Community Environment:

Population over 4,000. Thatcher is located in the broad valley of the Gila River. It is on Highway 70 about 75 miles east of the junction of Highways 60 and 70 at Globe, about 165 miles east of Phoenix, and 250 miles west of El Paso. Nearby Safford, with a population of over 9,000, is the county seat of government for Graham County. In addition, it serves as the hotel and shopping center for the upper Gila Valley. The area enjoys an invigorating climate with sunshine 90% of the year; rainfall is approximately nine inches during the year. The valley is flanked by the 10,000-foot Graham Mountains, Gila Mountain Range, Indian Hot Springs, Red Knolls Desert Theatre, Coolidge Dam, and the Great Surface copper mines. All are within easy driving distance. Elevation: 3,000.

■ EMBRY-RIDDLE AERONAUTICAL UNIVERSITY G-6

3700 Willow Creek Rd.
Prescott, AZ 86301-3720
Tel: (928)777-3728
Free: 800-888-3728
Admissions: (928)777-6600
Fax: (928)777-3740
E-mail: [email protected]
Web Site: http://www.embryriddle.edu/

Description:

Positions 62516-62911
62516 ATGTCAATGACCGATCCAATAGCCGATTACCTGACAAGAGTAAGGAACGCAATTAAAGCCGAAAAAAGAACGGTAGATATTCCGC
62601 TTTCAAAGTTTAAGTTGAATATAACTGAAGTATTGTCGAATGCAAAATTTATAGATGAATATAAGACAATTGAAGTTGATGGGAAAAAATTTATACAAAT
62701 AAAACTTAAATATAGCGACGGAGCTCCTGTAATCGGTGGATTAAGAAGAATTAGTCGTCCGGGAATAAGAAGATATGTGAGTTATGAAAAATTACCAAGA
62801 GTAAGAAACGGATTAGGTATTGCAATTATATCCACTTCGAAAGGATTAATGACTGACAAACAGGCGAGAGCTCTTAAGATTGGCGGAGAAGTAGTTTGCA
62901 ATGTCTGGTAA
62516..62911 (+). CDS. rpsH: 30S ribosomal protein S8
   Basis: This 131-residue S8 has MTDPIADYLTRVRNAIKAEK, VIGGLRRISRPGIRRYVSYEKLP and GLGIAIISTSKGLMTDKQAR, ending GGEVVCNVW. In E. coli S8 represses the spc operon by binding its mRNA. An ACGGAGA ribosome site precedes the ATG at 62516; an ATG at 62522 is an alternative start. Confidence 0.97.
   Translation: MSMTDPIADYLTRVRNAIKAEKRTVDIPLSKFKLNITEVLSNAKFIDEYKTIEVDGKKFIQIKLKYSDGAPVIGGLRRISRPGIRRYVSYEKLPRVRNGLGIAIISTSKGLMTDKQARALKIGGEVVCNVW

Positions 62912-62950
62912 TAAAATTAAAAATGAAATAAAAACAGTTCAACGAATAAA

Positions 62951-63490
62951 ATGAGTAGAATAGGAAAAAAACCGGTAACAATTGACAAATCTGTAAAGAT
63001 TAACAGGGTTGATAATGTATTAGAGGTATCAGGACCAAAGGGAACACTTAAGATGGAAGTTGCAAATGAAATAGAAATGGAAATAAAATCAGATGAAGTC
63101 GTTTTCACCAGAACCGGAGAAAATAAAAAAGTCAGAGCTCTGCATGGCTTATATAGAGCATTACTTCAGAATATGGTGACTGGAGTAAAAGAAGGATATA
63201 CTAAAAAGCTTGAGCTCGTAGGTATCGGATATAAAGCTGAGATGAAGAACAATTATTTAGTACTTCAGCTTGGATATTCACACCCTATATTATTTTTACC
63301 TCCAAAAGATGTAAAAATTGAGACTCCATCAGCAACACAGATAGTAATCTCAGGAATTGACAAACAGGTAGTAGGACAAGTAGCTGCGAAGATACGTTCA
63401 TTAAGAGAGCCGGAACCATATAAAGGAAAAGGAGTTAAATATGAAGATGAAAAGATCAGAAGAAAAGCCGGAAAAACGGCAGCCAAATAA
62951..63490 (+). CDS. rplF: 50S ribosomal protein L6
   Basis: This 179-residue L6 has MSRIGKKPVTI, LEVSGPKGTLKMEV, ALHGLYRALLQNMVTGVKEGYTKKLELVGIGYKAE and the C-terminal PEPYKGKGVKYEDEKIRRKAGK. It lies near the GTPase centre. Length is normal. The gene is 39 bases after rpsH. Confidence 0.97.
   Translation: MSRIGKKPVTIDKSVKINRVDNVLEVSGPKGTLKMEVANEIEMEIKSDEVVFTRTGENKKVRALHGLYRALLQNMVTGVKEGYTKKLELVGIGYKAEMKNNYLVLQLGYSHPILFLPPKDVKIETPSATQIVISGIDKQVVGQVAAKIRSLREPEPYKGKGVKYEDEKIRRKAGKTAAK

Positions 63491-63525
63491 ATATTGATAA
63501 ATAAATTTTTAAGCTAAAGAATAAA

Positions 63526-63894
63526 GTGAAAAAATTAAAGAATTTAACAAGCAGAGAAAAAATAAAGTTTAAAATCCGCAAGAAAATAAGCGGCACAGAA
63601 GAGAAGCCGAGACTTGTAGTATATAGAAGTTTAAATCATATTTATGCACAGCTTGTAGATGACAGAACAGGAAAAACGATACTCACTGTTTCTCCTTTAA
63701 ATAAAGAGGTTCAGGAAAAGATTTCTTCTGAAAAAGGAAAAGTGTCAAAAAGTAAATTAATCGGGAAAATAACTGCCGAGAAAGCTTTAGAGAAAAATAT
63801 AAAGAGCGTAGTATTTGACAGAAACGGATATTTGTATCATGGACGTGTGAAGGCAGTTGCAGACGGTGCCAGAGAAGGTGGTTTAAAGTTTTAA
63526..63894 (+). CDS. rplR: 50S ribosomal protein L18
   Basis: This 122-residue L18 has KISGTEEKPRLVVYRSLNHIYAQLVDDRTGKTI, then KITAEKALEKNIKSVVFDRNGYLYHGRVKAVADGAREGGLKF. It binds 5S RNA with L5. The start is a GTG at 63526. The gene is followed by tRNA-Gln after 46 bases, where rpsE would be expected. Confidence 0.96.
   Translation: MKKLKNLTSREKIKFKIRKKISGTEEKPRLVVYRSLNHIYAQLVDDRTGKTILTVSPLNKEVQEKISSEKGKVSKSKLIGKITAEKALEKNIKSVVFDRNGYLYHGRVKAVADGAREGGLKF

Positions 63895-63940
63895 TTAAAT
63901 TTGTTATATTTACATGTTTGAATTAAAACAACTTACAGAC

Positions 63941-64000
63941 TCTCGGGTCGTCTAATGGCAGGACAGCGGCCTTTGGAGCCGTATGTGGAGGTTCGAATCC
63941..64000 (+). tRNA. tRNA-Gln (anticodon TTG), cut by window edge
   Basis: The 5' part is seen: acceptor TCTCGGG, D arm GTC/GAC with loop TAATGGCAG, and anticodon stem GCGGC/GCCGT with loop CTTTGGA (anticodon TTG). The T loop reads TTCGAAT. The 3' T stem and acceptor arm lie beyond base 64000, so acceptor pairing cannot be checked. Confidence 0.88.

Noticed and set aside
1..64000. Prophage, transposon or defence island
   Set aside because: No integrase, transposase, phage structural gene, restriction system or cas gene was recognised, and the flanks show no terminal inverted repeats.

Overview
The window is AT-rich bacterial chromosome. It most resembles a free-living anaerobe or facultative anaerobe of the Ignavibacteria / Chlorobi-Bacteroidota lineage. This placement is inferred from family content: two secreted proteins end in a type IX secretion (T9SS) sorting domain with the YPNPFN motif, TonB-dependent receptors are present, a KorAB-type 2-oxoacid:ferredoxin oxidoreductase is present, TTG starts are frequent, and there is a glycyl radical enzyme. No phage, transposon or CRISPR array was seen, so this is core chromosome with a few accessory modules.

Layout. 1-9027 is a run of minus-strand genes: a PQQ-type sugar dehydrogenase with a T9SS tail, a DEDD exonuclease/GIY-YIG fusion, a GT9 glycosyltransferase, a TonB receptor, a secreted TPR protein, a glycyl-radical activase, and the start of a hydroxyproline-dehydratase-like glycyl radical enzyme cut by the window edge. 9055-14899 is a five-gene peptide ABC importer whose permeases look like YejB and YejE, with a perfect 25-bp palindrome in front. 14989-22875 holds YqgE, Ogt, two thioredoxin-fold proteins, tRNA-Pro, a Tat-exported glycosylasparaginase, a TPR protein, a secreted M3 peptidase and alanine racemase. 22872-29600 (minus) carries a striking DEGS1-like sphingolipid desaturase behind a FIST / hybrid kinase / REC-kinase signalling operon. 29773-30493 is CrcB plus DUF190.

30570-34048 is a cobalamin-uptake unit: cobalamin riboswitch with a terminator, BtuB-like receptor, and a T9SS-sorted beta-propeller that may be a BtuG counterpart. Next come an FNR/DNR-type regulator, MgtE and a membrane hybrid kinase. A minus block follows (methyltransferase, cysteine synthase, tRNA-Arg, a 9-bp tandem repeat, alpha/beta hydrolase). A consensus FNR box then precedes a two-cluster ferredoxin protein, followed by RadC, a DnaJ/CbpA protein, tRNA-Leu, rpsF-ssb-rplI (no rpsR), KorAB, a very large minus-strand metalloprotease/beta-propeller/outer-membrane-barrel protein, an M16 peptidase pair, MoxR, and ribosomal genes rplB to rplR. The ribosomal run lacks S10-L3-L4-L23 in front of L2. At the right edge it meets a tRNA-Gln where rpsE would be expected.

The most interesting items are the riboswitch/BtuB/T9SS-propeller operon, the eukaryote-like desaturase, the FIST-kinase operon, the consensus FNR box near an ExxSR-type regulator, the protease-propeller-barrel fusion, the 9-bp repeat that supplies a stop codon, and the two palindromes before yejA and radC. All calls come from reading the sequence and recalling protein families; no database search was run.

Independent, comprehensive, coed. Awards bachelor's and master's degrees. Founded 1978. Setting: 547-acre small town campus. Endowment: $46.4 million. Research spending for 2004 fiscal year: $6.9 million. Educational spending for 2005 fiscal year: $10,687 per student. Total enrollment: 1,685. Faculty: 114 (96 full-time, 18 part-time). Student-undergrad faculty ratio is 15:1. 1,163 applied, 89% were admitted. 24% from top 10% of their high school class, 51% from top quarter, 83% from top half. Full-time: 1,466 students, 17% women, 83% men. Part-time: 187 students, 14% women, 86% men. Students come from 52 states and territories, 31 other countries, 77% from out-of-state, 1% Native American, 6% Hispanic, 2% black, 7% Asian American or Pacific Islander, 3% international, 9% 25 or older, 49% live on campus, 6% transferred in. Retention: 78% of full-time freshmen returned the following year. Academic areas with the most degrees conferred: transportation and materials moving; engineering; social sciences. Core. Calendar: semesters. Academic remediation for entering students, ESL program, services for LD students, advanced placement, independent study, distance learning, double major, summer session for credit, part-time degree program, adult/continuing education programs, co-op programs and internships. Study abroad program. ROTC: Army, Air Force.